Higher Education in a Global Society
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Higher Education in a Global Society

Edited by D. Bruce Johnstone, Madeleine B. d’Ambrosio and Paul J. Yakoboski

Higher education functions in a global environment of consumers, employees, competitors, and partners. It has been a force for globalization and a model for adaptation, but nonetheless faces challenges. This volume of essays examines emerging issues and opportunities for advancing education across borders.
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Chapter 3: Higher Education Crossing Borders: Programs and Providers on the Move

Jane Knight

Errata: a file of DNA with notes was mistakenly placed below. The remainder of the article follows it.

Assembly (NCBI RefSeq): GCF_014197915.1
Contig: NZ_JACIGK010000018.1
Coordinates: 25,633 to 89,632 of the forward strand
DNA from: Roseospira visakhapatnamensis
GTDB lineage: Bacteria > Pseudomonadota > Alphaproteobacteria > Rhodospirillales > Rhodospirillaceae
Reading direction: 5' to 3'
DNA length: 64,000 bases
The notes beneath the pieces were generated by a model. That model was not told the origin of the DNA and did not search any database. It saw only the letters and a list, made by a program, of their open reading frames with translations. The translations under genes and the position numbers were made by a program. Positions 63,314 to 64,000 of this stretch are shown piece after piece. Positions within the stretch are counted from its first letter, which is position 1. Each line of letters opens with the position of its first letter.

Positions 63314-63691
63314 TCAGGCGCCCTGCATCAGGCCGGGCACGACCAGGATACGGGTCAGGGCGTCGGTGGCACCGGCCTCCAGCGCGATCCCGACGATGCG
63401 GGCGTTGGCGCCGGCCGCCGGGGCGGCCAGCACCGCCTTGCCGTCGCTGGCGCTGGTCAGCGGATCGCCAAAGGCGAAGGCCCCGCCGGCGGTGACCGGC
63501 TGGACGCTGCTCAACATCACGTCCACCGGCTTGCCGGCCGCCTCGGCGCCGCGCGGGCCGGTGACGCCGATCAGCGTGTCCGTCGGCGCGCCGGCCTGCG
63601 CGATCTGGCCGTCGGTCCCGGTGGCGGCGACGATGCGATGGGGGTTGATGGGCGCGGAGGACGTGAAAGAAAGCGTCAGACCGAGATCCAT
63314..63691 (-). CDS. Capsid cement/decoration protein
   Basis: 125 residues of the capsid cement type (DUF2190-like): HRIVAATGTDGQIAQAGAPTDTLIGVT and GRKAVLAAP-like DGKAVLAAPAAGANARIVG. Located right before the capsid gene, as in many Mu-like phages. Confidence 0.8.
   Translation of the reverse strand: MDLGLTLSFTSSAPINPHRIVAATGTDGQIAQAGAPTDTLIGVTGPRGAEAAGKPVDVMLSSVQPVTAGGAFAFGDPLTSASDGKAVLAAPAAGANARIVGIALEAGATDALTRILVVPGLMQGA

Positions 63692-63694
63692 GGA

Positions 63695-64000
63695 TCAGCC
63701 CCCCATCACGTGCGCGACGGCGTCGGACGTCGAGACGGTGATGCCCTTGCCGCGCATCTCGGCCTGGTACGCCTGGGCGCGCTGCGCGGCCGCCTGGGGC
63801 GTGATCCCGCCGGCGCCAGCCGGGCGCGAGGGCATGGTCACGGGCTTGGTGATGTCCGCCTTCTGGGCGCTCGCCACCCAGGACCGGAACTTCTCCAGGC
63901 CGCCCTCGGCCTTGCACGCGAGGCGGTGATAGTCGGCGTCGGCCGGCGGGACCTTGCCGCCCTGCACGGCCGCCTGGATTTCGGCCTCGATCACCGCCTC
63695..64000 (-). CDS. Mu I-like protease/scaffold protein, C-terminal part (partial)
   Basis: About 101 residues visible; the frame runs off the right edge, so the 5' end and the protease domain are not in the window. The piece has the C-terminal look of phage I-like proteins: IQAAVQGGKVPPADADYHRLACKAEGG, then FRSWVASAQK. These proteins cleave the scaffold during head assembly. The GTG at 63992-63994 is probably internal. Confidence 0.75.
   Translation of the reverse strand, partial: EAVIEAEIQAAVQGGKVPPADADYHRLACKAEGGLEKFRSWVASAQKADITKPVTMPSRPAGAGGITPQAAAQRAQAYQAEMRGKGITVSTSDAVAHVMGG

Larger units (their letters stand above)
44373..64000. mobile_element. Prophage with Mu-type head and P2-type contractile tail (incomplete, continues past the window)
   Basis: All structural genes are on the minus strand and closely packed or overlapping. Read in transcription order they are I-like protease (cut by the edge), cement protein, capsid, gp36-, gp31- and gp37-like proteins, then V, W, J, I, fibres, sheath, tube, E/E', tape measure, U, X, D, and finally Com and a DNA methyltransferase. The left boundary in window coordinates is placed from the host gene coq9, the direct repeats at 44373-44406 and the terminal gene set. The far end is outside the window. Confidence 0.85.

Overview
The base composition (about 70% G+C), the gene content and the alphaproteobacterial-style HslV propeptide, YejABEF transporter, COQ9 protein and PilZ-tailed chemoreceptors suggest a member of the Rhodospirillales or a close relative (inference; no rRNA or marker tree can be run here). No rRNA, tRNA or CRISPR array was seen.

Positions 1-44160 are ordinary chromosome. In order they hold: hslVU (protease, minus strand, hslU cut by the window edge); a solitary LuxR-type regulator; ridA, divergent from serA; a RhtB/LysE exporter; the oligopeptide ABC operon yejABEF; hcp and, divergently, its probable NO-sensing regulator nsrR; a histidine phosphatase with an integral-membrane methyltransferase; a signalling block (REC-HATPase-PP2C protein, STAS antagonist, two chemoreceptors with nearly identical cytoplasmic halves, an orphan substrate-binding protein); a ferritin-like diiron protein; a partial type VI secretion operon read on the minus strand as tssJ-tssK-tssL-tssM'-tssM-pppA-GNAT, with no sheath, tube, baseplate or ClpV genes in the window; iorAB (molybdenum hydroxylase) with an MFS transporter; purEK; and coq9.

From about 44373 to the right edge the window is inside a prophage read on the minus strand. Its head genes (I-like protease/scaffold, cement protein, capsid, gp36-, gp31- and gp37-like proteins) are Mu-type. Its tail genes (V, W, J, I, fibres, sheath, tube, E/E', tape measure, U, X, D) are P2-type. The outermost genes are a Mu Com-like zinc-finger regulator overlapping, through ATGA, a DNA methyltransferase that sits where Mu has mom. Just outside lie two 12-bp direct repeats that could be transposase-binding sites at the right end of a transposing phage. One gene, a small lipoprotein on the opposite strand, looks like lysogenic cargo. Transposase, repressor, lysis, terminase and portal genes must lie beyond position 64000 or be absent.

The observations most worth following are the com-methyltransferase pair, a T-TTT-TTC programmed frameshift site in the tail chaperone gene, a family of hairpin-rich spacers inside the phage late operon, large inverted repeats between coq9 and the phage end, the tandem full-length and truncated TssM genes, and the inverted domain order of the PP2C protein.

Jane Knight Internationalization is one of the major forces having a profound effect on higher education in the beginning decade of the 21st century. Internationalization is a multifaceted process aimed at integrating an international dimension into the purpose, goals, functions, and delivery of higher education. A key element of the internationalization process in universities is academic mobility/cross-border education. The fact that “universe” is fundamental to the concept of universities demonstrates the presence of the international dimension since their establishment as institutions of higher education and research. Furthermore, the mobility of students, scholars and knowledge has been a central feature of higher education for centuries. But, it is only during the last two decades that there has been an explosion of interest in education programs, universities and new commercial providers moving across national borders and education hubs have emerged as part of the new knowledge economy landscape. Table 3.1 looks at the evolution of terms related to the international dimension of higher education over the past 60 years. It shows that even though the term “internationalization” has been used for years in political science and governmental relations, its popularity in the education sector has really only soared since the early 1980s. Prior to this time, “international education” and “international cooperation” were the favored terms, and they still are in some countries. In the 1990s the discussion centered on differentiating the term “international education” from “comparative education,” “global education” and “multi-cultural education.” Today, the emphasis is on cross-border, transnational and borderless education...

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